AskDefine | Define hadron

Dictionary Definition

hadron n : any elementary particle that interacts strongly with other particles

User Contributed Dictionary



  1. A strongly interacting particle such as a proton. A particle which is affected by the strong nuclear force. A hadron is composed of quarks.


Extensive Definition

A hadron (, from Greek , hadros, thick), in particle physics, is any strongly interacting composite subatomic particle. All hadrons are composed of quarks. Hadrons are divided into two classes:
  • Baryons, strongly interacting fermions such as a neutron or a proton, made up of three quarks.
  • Mesons, strongly interacting bosons consisting of a quark and an antiquark.
Notice that mesons are composite bosons, but they are not composed of bosons (quarks are fermions).
Like all subatomic particles, hadrons have quantum numbers corresponding to the representations of the Poincaré group: JPC(m), where J is the spin, P, the parity, C, the C parity, and m, the mass. In addition they may carry flavour quantum numbers such as isospin (or G parity), strangeness etc. Moreover,
Most hadrons can be classified by the quark model which posits that all the quantum numbers are derived from those of the valence quarks (the quarks which form the hadron). For instance, since each quark has B=1/3, each baryon, composed of three quarks, has B=1.
Excited baryon or meson states are known as resonances. Each ground state hadron may have many excited states, and hundreds have been observed in particle experiments. Resonances decay extremely quickly (within about 10−24 s) via strong interactions.
Mesons which lie outside the quark model classification are called exotic mesons. These include glueballs, hybrid mesons and tetraquarks. The only baryons which lie outside the quark model at present are the pentaquarks, but evidence for their existence is unclear as of 2006.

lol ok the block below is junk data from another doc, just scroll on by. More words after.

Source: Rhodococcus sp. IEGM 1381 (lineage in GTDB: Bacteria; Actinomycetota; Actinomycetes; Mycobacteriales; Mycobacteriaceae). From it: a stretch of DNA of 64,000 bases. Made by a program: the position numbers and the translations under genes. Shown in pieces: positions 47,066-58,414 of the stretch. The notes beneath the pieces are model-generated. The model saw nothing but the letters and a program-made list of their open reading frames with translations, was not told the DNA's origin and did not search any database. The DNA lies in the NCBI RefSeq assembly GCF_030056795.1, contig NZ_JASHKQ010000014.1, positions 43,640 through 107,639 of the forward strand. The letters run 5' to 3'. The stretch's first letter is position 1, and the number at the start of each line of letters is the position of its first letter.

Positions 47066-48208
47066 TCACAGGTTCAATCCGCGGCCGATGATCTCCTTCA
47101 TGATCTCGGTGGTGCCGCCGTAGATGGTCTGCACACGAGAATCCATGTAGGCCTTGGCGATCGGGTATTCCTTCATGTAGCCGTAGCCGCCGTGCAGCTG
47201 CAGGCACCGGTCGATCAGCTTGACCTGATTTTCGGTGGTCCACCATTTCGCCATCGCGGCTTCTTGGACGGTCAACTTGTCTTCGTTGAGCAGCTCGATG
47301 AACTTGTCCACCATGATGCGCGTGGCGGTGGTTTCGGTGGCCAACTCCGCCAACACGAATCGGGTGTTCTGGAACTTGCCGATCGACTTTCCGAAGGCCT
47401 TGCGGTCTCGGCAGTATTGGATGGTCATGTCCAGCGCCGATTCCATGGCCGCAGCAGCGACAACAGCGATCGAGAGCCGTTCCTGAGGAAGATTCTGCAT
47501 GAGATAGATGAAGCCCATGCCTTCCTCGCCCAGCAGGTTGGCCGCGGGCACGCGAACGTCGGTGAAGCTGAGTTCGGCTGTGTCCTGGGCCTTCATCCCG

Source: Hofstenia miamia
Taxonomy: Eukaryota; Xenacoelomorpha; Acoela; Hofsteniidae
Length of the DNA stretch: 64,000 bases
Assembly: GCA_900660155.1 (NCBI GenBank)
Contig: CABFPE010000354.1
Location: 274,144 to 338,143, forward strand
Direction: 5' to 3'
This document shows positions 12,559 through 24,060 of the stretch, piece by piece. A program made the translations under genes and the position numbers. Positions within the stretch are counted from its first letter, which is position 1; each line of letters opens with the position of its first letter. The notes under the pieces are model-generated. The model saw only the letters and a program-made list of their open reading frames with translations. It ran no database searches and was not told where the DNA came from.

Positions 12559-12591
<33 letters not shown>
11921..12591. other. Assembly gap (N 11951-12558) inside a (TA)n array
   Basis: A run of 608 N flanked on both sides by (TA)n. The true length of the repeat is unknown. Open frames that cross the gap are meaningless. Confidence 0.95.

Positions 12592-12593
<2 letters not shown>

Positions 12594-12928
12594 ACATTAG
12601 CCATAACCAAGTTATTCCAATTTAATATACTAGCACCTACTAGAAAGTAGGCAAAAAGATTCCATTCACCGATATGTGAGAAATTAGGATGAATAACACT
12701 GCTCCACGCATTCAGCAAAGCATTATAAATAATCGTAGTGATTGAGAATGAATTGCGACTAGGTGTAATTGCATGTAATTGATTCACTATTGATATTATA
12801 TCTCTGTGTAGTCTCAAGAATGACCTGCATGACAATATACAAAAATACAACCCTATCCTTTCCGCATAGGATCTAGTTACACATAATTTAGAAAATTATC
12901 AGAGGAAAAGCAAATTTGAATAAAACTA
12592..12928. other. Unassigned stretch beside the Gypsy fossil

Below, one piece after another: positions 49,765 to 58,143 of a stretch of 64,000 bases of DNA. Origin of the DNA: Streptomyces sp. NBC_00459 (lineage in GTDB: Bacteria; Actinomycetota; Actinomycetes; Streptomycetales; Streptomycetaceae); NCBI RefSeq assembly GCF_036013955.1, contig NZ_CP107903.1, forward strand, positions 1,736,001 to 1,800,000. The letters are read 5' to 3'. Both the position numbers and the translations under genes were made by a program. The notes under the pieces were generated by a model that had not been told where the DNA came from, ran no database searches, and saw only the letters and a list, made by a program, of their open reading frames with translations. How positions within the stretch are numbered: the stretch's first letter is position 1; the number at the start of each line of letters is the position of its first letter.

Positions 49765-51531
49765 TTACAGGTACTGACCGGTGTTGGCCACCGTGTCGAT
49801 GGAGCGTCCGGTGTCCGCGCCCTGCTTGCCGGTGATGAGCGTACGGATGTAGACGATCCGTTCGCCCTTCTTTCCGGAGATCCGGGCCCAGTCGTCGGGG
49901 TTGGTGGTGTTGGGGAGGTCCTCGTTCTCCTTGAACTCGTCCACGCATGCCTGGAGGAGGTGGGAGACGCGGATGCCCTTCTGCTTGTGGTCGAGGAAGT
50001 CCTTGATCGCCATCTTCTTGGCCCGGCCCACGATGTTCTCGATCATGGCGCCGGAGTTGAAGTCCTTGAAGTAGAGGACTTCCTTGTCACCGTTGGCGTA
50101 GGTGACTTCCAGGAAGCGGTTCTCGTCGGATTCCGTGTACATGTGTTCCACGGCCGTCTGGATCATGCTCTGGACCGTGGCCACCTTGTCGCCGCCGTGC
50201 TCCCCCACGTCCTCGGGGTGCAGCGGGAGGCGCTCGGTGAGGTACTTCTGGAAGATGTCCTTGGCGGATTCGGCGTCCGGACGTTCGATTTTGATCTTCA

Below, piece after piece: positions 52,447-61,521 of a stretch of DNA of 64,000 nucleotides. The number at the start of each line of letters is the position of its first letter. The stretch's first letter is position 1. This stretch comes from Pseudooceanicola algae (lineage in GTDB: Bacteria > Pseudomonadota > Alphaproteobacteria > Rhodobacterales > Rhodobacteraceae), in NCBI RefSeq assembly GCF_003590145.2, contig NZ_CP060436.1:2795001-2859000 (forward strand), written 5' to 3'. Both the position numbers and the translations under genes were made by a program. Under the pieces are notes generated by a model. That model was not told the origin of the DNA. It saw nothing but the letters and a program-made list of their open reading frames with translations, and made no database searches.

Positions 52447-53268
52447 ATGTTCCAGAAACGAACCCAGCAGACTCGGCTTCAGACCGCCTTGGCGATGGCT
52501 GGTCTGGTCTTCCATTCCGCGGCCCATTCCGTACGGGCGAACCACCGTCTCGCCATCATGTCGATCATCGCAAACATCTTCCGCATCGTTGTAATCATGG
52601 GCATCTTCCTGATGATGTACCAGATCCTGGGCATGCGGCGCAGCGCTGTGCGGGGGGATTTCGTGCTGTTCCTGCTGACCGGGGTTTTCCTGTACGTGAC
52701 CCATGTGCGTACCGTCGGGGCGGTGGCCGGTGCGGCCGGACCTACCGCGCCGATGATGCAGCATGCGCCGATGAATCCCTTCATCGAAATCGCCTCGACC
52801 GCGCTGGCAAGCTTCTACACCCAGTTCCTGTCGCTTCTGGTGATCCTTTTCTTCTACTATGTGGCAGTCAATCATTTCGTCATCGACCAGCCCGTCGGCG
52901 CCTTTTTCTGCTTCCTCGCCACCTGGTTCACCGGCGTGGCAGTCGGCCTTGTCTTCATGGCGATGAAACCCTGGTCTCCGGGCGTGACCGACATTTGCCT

All hadrons are single particle excitations of the basic theory of strong interactions, called quantum chromodynamics. Due to a property called confinement that this theory enjoys at energies below the QCD scale, these excitations are not quarks and gluons, which are the basic fields, but the hadrons which are composite, and carry no color charge.
In other phases of QCD matter the hadrons may disappear. For example, at very high temperature and high pressure, unless there are sufficiently many flavors of quarks, QCD predicts that quarks and gluons will interact weakly and in particular no longer be confined. This property, which is known as asymptotic freedom, has been experimentally confirmed at the energy scales between a GeV and a TeV.

References and external links

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hadron in Bengali: হ্যাড্রন
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hadron in Bulgarian: Адрон
hadron in Catalan: Hadró
hadron in Chuvash: Адрон
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hadron in German: Hadron
hadron in Modern Greek (1453-): Αδρόνιο
hadron in Spanish: Hadrón
hadron in Persian: هادرون
hadron in French: Hadron
hadron in Croatian: Hadroni
hadron in Icelandic: Sterkeind
hadron in Italian: Adrone
hadron in Hebrew: האדרון
hadron in Latvian: Hadroni
hadron in Lithuanian: Hadronas
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hadron in Japanese: ハドロン
hadron in Norwegian: Hadron
hadron in Low German: Hadron
hadron in Polish: Hadron
hadron in Portuguese: Hádron
hadron in Russian: Адрон
hadron in Slovak: Hadrón
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hadron in Finnish: Hadroni
hadron in Swedish: Hadron
hadron in Vietnamese: Hadron
hadron in Turkish: Hadron
hadron in Ukrainian: Адрон
hadron in Urdu: ثقیلہ
hadron in Chinese: 强子
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